Olivier Doyon is a Montreal Canadiens fan and a digital marketer, in that order. He sits on the line between millennial and gen Z, granting him the status of resident tastemaker at Vovia. When he is not waging war against sampled data sets, Olivier can be found air drumming to his favourite heavy metal tunes and manically counting his daily caloric intake. Olivier studied business and marketing at the University of Calgary

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Easy Wins : 5 Quick Web Analytics Tips for the Data-Driven Digital Marketer

Today, I want to share with you five quick tips to improve your web analytics game. Now I know what you must be thinking: “Oli, how is that even possible? Google Analytics is so confusing, with its endless parade of analytics tools, charts and mind-numbing columns of numbers, not to mention that bland UI that is unexciting in the utmost…” Well it turns out that not everyone needs to be a data ninja to be able to get some immediate value out of Google Analytics.

IMage of graphs and computer with analytics charts

Within a few minutes, I hope to assist your current digital marketing efforts, whatever they may be, with some surprisingly easy, albeit incredibly useful tips on navigating the murky waters of Google Analytics. Without further ado, let’s get into it!

SEO Mastery: Finding Pesky Untitled Pages

The bane of countless search engine optimizers worldwide, these website glitches are particularly enjoyable to find as they represent a near-immediate opportunity to bring value to the stakeholder. Basically, this is what happens when your website’s pages do not get assigned a title during the development phase, and thus appear as a soulless blank to Google’s prying eyes. Such an affront can put your Google organic ranking into a world of hurt. Despite the ghastly prospect I just portrayed, it turns out that there is a quick and easy solution to this problem, and it all starts with you’ve guessed it, Google Analytics!

  1. Navigate to the “All Pages” Report located directly under the “Behavior” tab of Google Analytics’ main ribbon menu.
  2. Find the reporting grid at the bottom of the page and locate the “Secondary Dimension” scroll down menu on the top left corner.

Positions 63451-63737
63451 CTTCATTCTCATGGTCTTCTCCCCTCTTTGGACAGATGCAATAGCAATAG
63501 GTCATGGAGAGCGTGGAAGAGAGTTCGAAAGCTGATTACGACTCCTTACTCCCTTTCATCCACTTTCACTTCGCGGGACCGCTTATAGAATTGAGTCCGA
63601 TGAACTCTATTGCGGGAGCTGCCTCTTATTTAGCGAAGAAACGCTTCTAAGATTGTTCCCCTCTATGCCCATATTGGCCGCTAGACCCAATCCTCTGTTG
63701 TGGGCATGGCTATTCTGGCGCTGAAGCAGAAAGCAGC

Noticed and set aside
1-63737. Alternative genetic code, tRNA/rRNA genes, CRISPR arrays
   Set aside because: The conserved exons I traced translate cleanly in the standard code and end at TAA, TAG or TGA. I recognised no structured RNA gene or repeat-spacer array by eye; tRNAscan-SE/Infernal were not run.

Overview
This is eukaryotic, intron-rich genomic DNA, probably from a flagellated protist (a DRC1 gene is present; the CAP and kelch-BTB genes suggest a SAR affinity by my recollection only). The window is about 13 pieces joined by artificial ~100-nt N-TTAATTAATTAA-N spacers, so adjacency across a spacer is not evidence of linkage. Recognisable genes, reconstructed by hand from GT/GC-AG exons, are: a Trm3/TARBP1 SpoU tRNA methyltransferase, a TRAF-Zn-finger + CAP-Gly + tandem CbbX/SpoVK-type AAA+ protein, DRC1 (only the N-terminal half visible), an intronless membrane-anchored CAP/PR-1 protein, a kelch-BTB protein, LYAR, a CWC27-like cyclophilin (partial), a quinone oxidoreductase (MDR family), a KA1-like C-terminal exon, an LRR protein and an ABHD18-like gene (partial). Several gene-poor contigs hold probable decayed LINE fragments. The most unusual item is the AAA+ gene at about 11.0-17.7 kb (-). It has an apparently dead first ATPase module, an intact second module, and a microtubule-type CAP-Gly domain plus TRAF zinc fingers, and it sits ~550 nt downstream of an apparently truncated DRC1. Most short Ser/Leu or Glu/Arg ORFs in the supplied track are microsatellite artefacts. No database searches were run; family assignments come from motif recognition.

3. Select “Page Title” as this Secondary Dimension and watch as every single page URL is now augmented with fresh page titles by its side.
  4. Last step, use the search bar located in the top right corner of the report grid and enter this glorious phrase: “(not set)”. Finally lay eyes upon the final form of this report: a compendium of all your title-less pages, listed by URL and with a bevy of metrics for accompaniment. If you have team dedicated to SEO, feel free to pass along this vital piece of intel to them. Otherwise, it’s time to get to work!

Image of Google Analytics interface

Implementation Fun: Using Vanity UTMs for a Better Purpose

A few years ago, the Google Analytics community was given a most gracious gift from our Mountain View overlords: a brand new set of reports providing… live data! While this sounds incredibly cool on the surface, most analysts soon discovered that live data is quite limited in its capacity to generate quality analysis. However, not all hope was lost. It turns out that these real-time reports have lived on to support the web analytics community in the most unexpected of ways: by serving as a convenient testing tool for event and goal tracking implementations. The nifty little trick I will share with you today consists of using vanity testing UTMs to isolate the analyst’s session from the rest of the users on the site at any given moment. With this in mind, here is how to do it:

  1. Assuming you are already on the client’s website, navigate to the top of the screen and select the client’s URL in the address bar.
  2. At the very end of the URL, begin editing the field and add this magnificent string: “?utm_Source=Testing&utm_Medium=Testing”. Once this string is entered, reload your active page.
  3. Back into GA, navigate to the live report section and enter the acquisition sub-report. Here you will find a lone “Testing” “Testing” user under the “Source” and “Medium” dimensions (hint: that is you!). Click on either dimension.
  4. Voila! You can now browse your client’s website in complete isolation as the solely identifiable “Testing/Testing” user. Feel free to implement all events and goals which have been piling up on your list of to-dos. You can now test with supreme confidence as these same events and goals fire at your actions, and no one else’s.

Image of UTM string

Accounting for Seasonality: Using Time Period Comparisons wisely